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Why does Spectrum show the warning - Network Issue ?

What is a Network Issue?

Spectrum analyzes RTP packets received at each Server. If Spectrum determines packets were lost and/or did not arrive as smoothly (in the correct order) as expected users will see a “Network Issue” notification.

What will a user see in Spectrum when a Network Issue occurs?

A notification will appear in the Notifications Panel each time the issue is detected.
The Spectrum log file will also show a new entry indicating packet loss.

What are the possible causes of this issue?

Usually, a network issue is triggered by one or more of the following:

  1. Network Bandwidth is not adequate.

The bandwidth between the camera and the server is not sufficient and is causing RTP packet loss. There are many reasons why this may be the case. The most common include poor connectivity (slow networks) or capacity issues (too much data for existing network infrastructure).

  1. A camera/stream is not being received as expected.

Unstable/underperforming cameras may result in dropped frames or lost packets. Another possible reason may be that the affected camera is concurrently connected to a 3rd party system or interface which is competing for the camera’s streams.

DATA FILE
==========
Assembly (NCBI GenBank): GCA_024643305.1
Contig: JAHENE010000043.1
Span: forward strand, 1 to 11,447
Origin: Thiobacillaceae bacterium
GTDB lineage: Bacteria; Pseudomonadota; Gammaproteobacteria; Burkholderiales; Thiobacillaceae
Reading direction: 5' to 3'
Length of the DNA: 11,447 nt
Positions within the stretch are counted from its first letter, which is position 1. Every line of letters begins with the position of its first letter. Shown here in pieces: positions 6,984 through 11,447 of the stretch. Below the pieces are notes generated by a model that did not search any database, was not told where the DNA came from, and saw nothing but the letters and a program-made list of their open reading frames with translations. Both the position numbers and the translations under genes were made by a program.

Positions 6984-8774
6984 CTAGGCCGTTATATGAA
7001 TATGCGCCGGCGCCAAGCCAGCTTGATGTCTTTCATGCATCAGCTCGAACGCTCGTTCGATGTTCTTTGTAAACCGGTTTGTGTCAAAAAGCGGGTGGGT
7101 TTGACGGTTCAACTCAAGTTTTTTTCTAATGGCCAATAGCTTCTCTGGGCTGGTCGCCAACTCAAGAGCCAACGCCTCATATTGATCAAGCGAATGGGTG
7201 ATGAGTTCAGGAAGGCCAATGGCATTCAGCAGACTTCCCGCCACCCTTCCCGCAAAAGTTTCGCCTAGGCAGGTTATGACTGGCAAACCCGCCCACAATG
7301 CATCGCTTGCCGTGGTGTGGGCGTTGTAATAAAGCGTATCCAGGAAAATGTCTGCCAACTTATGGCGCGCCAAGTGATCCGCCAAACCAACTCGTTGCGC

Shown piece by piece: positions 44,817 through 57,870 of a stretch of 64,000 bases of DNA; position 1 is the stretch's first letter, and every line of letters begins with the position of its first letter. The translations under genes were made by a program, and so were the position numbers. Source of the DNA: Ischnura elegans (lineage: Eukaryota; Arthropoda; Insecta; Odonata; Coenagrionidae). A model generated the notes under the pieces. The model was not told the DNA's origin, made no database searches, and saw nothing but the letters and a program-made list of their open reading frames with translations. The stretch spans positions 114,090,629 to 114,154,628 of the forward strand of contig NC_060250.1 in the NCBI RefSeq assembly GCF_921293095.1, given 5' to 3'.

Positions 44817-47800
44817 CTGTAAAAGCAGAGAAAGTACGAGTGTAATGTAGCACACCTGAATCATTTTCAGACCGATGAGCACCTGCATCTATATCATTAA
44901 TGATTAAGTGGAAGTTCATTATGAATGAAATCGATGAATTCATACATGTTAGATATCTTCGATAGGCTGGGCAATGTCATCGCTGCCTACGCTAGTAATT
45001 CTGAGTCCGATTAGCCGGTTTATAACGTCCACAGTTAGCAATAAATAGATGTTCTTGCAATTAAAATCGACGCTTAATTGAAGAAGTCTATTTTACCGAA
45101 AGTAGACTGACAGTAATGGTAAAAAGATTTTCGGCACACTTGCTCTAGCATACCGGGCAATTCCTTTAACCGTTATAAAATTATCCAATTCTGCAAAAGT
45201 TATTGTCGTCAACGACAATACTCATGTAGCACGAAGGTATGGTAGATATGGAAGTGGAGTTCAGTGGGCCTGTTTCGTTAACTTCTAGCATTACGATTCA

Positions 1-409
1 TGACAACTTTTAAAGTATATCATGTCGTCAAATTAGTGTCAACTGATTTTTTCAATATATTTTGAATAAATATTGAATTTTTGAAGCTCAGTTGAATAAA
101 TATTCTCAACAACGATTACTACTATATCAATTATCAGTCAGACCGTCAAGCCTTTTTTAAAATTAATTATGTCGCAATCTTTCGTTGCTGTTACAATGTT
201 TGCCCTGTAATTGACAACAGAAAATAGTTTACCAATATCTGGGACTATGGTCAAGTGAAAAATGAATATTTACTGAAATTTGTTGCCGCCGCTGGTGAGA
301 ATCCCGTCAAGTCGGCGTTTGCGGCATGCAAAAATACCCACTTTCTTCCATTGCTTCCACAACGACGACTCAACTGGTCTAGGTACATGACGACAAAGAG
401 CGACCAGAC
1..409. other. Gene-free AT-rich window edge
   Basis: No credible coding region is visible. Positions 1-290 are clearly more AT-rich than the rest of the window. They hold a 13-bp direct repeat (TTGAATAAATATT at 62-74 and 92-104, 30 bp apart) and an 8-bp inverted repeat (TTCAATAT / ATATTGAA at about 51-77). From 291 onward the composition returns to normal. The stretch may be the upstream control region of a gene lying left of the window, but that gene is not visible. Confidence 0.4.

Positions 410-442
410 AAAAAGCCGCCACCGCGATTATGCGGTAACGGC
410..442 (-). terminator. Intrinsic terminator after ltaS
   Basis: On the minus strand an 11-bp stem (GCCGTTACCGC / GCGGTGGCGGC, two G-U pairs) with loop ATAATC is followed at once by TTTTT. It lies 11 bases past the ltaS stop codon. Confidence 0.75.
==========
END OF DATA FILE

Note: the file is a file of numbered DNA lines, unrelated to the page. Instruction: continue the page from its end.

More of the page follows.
1. The networking devices are not configured properly or are incapable of handling the necessary traffic types.

When using UDP as the connection protocol between cameras and servers some PoE switches do not handle this protocol well. There are some inherent limitations of networking devices which may prevent adequate handling of traffic or throughput.

  1. There is an issue with network cabling.

Packet loss can be caused by cabling runs that are too long, the wrong type or quality of cabling, poor condition of cabling, or too many intermediate switches or connections.
Anyone or any combination of the conditions above may result in a network issue.

How to address a Network Issue?

  1. Check your network bandwidth.  
    Drag & drop the Server experiencing the issue onto the Viewing Grid in the Desktop client and monitor the network traffic to look for any obvious issues.
  2. Try to isolate the problem camera/stream. 
    Try removing devices one by one and check if the issue is reproduced. Try rebooting the affected camera. If you are seeing this issue with an RTSP/HTTP stream you may want to remove and add the stream(s) again to see if that resolves the issue.
  3. Try VLC. 
    Try opening the camera streams in VLC (with logging) and check if the packets are lost there. The streams URL can be retrieved through Camera Settings from the Advanced tab (“Primary Stream”, “Secondary Stream”).

How to avoid this issue

  1. Make sure your network is stable and that throughput is adequate between the affected camera and Server.
  2. Choose stable, dependable cameras/streams.
  3. Simplify the network architecture as much as possible so that the path between the camera/stream and Server is as direct as possible. The more routing you have the more likely a camera/stream is to be affected.
  4. Make sure to use high-quality cabling.
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  • 29-Mar-2019